The idea was to paint the Steamboat Marathon not as one race, or even three. The idea was to show it as an experience.

"We pointed out some key things about the race, reasons why people should want to run," McCutchan said. "It's a weekend retreat, a mental break, even though it's a strenuous activity. The scenery and the setting make it a special place to run."

Rising tide

So far, so good.

Race director Paul Sachs said he's expecting this year's numbers to easily surpass those of last year. The marathon should stay roughly the same, with between 250 and 300 finishers likely.

The half-marathon, however, will be swollen again. Signing up Jan. 1 used to be important as it was likely to sell not. It's not been a concern recently.

But this year the race could again approach 1,200 registered runners, putting it right on par for 1,000 finishers.

"We're excepting a lot of runners, which is always wonderful," Sachs said. "We may have 400 or 500 more than last year, which is getting closer to our capacity."

He also said registration in the 10K are up dramatically. It's hard to tell whether or not that will result in a surge of finishers. Are those new racers, or did the old racers who signed up day-of decide to sign up online this year?

Either way, it's welcome, just like every other change the race has made heading into its 33rd running.

"I'm really pleased because there are so many races to chose from now," Sachs said. "That's what's changed the dynamics over the years. We used to be one of the few early marathons in the mountains. Now there are all kinds of things going on.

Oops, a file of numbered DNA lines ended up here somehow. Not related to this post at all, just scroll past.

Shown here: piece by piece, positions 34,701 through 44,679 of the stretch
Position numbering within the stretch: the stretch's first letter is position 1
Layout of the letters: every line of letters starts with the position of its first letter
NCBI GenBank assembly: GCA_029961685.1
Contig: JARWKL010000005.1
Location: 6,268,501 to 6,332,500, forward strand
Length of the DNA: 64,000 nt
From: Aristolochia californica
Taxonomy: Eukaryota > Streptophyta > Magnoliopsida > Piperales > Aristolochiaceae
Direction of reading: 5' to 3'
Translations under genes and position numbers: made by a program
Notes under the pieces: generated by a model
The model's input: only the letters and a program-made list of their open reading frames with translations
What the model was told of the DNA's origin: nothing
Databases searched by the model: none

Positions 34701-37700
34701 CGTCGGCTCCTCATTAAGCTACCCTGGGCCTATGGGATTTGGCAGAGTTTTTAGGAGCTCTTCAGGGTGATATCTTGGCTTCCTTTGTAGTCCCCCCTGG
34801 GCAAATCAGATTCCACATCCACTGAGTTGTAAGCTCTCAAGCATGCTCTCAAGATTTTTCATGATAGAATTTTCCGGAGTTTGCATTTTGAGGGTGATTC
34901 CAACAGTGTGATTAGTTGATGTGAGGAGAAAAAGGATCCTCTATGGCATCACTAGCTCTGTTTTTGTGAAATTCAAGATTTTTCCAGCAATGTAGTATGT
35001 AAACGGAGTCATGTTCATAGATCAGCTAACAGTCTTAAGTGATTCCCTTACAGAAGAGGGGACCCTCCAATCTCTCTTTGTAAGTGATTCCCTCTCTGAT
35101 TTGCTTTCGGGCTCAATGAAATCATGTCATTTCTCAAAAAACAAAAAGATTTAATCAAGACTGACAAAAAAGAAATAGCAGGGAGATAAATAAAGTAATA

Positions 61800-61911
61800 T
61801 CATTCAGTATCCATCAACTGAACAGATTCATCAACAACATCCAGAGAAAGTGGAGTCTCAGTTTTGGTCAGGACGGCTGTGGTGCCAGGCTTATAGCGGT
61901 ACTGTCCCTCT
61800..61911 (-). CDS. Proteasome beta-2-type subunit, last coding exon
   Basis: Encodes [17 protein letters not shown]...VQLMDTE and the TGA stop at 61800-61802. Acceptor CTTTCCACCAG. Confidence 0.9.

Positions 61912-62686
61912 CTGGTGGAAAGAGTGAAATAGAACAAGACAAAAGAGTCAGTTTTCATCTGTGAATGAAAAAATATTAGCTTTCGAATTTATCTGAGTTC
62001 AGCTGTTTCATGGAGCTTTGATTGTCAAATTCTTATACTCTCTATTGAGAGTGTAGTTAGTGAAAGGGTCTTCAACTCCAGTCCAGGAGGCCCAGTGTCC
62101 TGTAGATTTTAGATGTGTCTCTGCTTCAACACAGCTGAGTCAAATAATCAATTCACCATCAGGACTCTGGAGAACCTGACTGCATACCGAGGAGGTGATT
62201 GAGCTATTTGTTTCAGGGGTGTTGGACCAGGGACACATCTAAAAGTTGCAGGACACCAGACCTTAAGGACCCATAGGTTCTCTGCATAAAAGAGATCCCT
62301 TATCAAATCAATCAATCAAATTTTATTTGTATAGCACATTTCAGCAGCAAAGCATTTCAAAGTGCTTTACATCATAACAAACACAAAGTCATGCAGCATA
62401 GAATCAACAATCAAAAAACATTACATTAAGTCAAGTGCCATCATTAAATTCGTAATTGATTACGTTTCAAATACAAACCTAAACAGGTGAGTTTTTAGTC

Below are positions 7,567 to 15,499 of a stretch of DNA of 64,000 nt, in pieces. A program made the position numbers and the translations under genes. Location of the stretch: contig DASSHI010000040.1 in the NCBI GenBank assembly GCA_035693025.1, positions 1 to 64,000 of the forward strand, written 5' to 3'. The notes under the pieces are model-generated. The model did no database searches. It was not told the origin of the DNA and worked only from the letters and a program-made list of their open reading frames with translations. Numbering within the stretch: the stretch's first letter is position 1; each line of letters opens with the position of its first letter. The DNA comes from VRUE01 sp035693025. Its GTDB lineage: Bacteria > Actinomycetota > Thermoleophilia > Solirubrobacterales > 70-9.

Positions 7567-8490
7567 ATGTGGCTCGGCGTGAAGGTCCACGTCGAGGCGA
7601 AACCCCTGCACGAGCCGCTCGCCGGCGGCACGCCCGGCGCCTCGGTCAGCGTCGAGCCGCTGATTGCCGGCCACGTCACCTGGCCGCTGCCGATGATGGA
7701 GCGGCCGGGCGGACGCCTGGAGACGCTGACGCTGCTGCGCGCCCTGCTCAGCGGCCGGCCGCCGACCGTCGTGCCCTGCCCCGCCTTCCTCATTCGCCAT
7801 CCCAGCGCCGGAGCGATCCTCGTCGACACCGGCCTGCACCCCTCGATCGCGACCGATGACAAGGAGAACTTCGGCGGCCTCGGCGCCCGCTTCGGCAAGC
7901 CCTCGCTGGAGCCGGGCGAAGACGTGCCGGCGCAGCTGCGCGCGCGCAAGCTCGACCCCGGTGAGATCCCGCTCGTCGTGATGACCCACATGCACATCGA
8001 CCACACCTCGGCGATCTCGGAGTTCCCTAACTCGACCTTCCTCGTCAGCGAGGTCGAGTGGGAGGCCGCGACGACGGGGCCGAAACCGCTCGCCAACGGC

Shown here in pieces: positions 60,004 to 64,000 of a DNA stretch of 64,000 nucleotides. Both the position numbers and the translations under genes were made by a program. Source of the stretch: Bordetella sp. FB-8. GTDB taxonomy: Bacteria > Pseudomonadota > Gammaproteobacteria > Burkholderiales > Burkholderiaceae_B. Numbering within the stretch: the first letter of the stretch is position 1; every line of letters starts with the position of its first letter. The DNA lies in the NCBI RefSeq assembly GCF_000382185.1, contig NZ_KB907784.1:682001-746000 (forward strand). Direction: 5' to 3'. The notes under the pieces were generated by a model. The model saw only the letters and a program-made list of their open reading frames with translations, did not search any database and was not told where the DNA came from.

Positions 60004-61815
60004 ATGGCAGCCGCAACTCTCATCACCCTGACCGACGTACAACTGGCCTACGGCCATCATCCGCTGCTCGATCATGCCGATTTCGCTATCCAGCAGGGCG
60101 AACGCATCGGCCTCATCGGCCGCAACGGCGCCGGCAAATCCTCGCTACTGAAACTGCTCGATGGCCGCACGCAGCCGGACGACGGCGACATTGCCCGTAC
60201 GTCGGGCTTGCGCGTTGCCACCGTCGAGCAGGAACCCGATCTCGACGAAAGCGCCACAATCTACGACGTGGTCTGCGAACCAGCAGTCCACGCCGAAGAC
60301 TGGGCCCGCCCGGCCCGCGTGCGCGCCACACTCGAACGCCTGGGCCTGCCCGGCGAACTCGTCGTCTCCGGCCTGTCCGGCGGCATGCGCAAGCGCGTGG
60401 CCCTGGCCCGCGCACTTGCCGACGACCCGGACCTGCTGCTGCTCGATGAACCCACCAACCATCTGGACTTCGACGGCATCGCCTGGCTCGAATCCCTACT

"It's a great half. It's a very hard marathon, but it's beautiful, and it's going to be great, as always."

To reach Joel Reichenberger, call 970-871-4253, email jreichenberger@SteamboatToday.com or follow him on Twitter @JReich9

Sign up still available

Registration remains open for the event, which begins Sunday at 7:30 a.m. The marathon will start at Hahn’s Peak Village and race down Colorado Highway 129 to Steamboat. The half-marathon will begin halfway up 129, and the 10K starts in downtown Steamboat and winds around town and into Strawberry Park.

Registration costs $91 for the marathon, $78 for the half and $45.50 for the 10K.

For more information, go to http://www.steamboatmarathon.com.

Times to beat

Routt County racers swept last year’s event. Nathan Allen won the men’s race in 2 hours, 42 minutes and 14 seconds. Callie Bradley won the women’s side in 3:10:38.

Sachs said neither may run this year, however, so new winners could be crowned.

Race weekend schedule

Friday: Noon to 5 p.m. Packet pick-up at Sports Authority, 705 Marketplace Plaza

Saturday: 10 a.m. to 5 p.m. Packet pick-up at Sports Authority

Sunday: 5:45 a.m. to 6:30 a.m. Transportation to the start of marathon and half-marathon

7:30 a.m. All races start

11:45 a.m. Kid’s Fun Run in downtown Steamboat Springs

1 p.m. Race courses close

Road closure

The Steamboat Marathon will result in the closure of the westbound lanes of Lincoln Avenue from Fifth to 11th streets from 6 a.m. to 3 p.m. Sunday. There also will be traffic delays along Elk River Road throughout the first half of the day.